- Who was it here who predicted that Strong Contender would never win another race?
- There was a front page article in the NY Times Week in Review section on Sunday entitled I'm not Barbaro, for lots of reasons (presented here via the International Herald Tribune, no registration required). The subject is the difference between racing here and in Europe, and the author makes the case that the emphasis on speed and the use of medications here at least partly account for the higher frequency of fatal breakdowns.
The rate of fatal accidents on racetracks in the United States is about 1.5 per 1,000 starts, according to David Nunamaker, professor of orthopedic surgery at the University of Pennsylvania's New Bolton Center, where Barbaro was treated. That may not sound alarming, but consider it this way: Last season at Arlington Park outside of Chicago, 21 horses died on the racetrack over three and a half months. In California, Del Mar's summer season was marred by 16 fatalities. By contrast, in Hong Kong, fatalities are 0.58 per 1,000 starts — which translates into the deaths of 26 horses over the last five years. In England, the rate is 0.65 per 1,000 starts.Dr. Nunamaker also states that he feels that it's too early in the game to view Polytrack and the other artificial surfaces as a magic cure-all. "No one did very much scientific work to prove it....People have gotten excited about it, and they're pouring a lot of money into it. I hope it's a solution."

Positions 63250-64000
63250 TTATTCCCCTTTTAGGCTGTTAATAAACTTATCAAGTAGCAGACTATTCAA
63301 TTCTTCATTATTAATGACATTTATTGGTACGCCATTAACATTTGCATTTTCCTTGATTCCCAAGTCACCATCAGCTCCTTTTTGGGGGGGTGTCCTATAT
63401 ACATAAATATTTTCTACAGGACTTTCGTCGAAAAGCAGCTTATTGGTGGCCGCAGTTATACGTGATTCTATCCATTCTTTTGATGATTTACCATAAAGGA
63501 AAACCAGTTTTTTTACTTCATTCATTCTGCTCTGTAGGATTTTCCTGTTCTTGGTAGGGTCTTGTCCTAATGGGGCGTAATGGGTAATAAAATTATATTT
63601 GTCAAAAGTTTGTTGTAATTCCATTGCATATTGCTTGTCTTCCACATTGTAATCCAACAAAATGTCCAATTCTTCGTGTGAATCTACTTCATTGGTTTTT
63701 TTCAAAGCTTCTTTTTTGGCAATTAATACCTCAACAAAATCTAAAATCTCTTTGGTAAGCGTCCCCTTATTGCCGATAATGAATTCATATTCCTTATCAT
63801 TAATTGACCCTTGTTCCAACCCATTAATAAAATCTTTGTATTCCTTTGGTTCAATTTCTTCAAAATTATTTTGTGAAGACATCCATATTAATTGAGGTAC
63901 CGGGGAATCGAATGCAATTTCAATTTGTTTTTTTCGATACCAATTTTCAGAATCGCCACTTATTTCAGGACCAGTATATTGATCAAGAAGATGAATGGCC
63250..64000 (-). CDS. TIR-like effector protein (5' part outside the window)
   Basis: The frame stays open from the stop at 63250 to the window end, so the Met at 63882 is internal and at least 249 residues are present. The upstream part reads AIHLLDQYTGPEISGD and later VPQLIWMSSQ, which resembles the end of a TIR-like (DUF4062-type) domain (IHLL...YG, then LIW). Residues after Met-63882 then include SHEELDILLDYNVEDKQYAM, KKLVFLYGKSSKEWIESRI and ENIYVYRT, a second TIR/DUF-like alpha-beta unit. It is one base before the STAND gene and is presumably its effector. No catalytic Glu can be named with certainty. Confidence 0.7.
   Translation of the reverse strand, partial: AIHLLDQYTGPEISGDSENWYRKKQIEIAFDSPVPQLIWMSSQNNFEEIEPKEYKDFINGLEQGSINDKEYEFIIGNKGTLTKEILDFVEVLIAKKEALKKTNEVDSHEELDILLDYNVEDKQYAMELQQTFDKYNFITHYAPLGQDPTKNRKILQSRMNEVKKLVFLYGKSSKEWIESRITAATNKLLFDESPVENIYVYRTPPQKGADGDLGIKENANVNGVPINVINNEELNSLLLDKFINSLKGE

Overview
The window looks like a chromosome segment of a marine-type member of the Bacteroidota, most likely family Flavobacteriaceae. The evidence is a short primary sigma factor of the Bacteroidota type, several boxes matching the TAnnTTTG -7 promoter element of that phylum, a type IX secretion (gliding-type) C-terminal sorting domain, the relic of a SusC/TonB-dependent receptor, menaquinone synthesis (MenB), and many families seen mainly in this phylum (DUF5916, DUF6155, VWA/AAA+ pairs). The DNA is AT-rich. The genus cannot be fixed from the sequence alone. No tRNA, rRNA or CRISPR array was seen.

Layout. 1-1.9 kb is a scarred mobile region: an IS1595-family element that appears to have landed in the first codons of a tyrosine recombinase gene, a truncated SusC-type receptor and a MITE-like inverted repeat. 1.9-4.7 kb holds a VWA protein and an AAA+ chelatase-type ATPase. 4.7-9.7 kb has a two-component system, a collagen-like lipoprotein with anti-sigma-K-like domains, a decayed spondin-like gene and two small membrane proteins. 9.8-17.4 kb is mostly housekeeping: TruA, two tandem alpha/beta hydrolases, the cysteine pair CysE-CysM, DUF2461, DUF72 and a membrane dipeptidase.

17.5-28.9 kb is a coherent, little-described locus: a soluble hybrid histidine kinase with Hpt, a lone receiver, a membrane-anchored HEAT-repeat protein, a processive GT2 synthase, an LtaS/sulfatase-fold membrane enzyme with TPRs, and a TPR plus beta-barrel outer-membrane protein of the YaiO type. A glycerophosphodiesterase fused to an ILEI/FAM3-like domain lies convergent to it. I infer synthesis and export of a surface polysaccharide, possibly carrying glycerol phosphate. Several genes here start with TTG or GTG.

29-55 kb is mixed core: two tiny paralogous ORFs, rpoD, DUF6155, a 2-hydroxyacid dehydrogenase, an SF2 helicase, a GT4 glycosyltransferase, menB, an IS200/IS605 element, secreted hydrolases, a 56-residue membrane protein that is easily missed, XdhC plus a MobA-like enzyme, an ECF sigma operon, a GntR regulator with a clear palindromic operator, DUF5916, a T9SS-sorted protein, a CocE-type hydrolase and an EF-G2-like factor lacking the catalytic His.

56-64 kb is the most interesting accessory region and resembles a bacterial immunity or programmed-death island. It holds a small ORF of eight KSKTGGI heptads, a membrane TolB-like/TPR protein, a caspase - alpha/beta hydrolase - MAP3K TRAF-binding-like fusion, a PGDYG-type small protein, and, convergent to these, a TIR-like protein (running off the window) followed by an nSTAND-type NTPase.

Now comes the extremely disturbing news that injuries are indeed this year up this year at Turfway Park.
Although comprehensive figures are not available, several trainers said more injuries than they would like have been diagnosed in recent weeks during morning training or following races. So far at the winter-spring meet that began Jan. 1, there have been two catastrophic injuries to horses during racing programs. Last year, there were no such injuries during the entire winter-spring meet, which runs through early April. [Daily Racing Form]Trainers are spraying their horses' hooves with Pam cooking spray to prevent clumping of the material, which has been occurring since the track was adjusted this meet to lessen kickback and slightly quicken the surface. There's that emphasis on speed again.